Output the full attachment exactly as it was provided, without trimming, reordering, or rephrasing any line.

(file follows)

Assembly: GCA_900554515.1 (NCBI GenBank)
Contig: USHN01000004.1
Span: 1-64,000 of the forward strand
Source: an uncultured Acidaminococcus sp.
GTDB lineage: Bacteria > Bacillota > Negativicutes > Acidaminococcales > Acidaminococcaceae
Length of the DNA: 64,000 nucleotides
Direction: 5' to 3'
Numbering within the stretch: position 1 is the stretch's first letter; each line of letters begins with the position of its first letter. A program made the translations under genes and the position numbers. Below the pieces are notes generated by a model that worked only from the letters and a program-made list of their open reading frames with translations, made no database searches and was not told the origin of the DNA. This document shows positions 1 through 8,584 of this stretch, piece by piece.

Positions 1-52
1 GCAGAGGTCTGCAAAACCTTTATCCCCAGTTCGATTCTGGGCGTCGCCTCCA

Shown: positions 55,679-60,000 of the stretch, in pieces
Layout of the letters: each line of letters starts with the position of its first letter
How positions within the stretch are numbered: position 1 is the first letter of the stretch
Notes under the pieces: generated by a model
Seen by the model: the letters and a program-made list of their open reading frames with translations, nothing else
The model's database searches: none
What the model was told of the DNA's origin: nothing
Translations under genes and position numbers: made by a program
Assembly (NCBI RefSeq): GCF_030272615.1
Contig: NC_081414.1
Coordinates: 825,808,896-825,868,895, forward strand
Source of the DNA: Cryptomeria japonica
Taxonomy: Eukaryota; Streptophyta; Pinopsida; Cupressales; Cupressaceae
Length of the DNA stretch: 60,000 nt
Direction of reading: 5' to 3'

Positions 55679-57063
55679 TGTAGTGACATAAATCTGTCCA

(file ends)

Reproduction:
Assembly: GCA_900554515.1 (NCBI GenBank)
Contig: USHN01000004.1
Span: 1-64,000 of the forward strand
Source: an uncultured Acidaminococcus sp.
GTDB lineage: Bacteria > Bacillota > Negativicutes > Acidaminococcales > Acidaminococcaceae
Length of the DNA: 64,000 nucleotides
Direction: 5' to 3'
Numbering within the stretch: position 1 is the stretch's first letter; each line of letters begins with the position of its first letter. A program made the translations under genes and the position numbers. Below the pieces are notes generated by a model that worked only from the letters and a program-made list of their open reading frames with translations, made no database searches and was not told the origin of the DNA. This document shows positions 1 through 8,584 of this stretch, piece by piece.

Positions 1-52
1 GCAGAGGTCTGCAAAACCTTTATCCCCAGTTCGATTCTGGGCGTCGCCTCCA

Shown: positions 55,679-60,000 of the stretch, in pieces
Layout of the letters: each line of letters starts with the position of its first letter
How positions within the stretch are numbered: position 1 is the first letter of the stretch
Notes under the pieces: generated by a model
Seen by the model: the letters and a program-made list of their open reading frames with translations, nothing else
The model's database searches: none
What the model was told of the DNA's origin: nothing
Translations under genes and position numbers: made by a program
Assembly (NCBI RefSeq): GCF_030272615.1
Contig: NC_081414.1
Coordinates: 825,808,896-825,868,895, forward strand
Source of the DNA: Cryptomeria japonica
Taxonomy: Eukaryota; Streptophyta; Pinopsida; Cupressales; Cupressaceae
Length of the DNA stretch: 60,000 nt
Direction of reading: 5' to 3'

Positions 55679-57063
55679 TGTAGTGACATAAATCTGTCCA